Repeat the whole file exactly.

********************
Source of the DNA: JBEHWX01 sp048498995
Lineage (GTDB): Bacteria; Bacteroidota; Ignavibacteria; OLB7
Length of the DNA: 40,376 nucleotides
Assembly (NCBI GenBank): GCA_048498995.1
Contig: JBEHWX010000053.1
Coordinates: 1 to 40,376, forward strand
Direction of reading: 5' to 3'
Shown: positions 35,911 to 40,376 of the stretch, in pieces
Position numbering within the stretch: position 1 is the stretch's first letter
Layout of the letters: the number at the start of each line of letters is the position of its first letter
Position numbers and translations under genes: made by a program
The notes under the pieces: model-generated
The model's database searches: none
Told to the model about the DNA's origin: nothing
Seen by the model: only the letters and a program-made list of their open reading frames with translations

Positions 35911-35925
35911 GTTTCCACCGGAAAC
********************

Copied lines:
Source of the DNA: JBEHWX01 sp048498995
Lineage (GTDB): Bacteria; Bacteroidota; Ignavibacteria; OLB7
Length of the DNA: 40,376 nucleotides
Assembly (NCBI GenBank): GCA_048498995.1
Contig: JBEHWX010000053.1
Coordinates: 1 to 40,376, forward strand
Direction of reading: 5' to 3'
Shown: positions 35,911 to 40,376 of the stretch, in pieces
Position numbering within the stretch: position 1 is the stretch's first letter
Layout of the letters: the number at the start of each line of letters is the position of its first letter
Position numbers and translations under genes: made by a program
The notes under the pieces: model-generated
The model's database searches: none
Told to the model about the DNA's origin: nothing
Seen by the model: only the letters and a program-made list of their open reading frames with translations

Positions 35911-35925
35911 GTTTCCACCGGAAAC